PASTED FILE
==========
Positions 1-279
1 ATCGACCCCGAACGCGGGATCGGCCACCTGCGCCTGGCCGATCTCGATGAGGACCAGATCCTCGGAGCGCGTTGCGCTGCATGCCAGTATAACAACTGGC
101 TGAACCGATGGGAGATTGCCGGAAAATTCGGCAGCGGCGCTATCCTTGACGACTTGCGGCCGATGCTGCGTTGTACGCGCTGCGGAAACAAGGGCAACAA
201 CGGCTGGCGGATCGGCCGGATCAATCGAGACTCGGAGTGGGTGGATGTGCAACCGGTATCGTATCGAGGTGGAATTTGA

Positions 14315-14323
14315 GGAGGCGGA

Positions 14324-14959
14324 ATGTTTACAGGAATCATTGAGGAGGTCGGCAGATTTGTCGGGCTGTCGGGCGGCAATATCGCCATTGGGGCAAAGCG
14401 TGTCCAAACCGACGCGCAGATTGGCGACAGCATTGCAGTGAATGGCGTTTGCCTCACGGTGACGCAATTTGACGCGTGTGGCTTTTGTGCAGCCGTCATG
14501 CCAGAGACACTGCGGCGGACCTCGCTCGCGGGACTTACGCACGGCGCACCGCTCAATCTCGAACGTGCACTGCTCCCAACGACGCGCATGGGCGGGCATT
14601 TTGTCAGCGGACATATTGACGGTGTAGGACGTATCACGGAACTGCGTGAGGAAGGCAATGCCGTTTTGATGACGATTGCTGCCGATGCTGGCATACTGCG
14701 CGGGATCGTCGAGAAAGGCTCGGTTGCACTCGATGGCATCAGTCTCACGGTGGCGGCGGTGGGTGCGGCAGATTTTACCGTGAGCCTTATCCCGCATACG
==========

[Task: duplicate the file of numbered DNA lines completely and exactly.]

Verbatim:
Positions 1-279
1 ATCGACCCCGAACGCGGGATCGGCCACCTGCGCCTGGCCGATCTCGATGAGGACCAGATCCTCGGAGCGCGTTGCGCTGCATGCCAGTATAACAACTGGC
101 TGAACCGATGGGAGATTGCCGGAAAATTCGGCAGCGGCGCTATCCTTGACGACTTGCGGCCGATGCTGCGTTGTACGCGCTGCGGAAACAAGGGCAACAA
201 CGGCTGGCGGATCGGCCGGATCAATCGAGACTCGGAGTGGGTGGATGTGCAACCGGTATCGTATCGAGGTGGAATTTGA

Positions 14315-14323
14315 GGAGGCGGA

Positions 14324-14959
14324 ATGTTTACAGGAATCATTGAGGAGGTCGGCAGATTTGTCGGGCTGTCGGGCGGCAATATCGCCATTGGGGCAAAGCG
14401 TGTCCAAACCGACGCGCAGATTGGCGACAGCATTGCAGTGAATGGCGTTTGCCTCACGGTGACGCAATTTGACGCGTGTGGCTTTTGTGCAGCCGTCATG
14501 CCAGAGACACTGCGGCGGACCTCGCTCGCGGGACTTACGCACGGCGCACCGCTCAATCTCGAACGTGCACTGCTCCCAACGACGCGCATGGGCGGGCATT
14601 TTGTCAGCGGACATATTGACGGTGTAGGACGTATCACGGAACTGCGTGAGGAAGGCAATGCCGTTTTGATGACGATTGCTGCCGATGCTGGCATACTGCG
14701 CGGGATCGTCGAGAAAGGCTCGGTTGCACTCGATGGCATCAGTCTCACGGTGGCGGCGGTGGGTGCGGCAGATTTTACCGTGAGCCTTATCCCGCATACG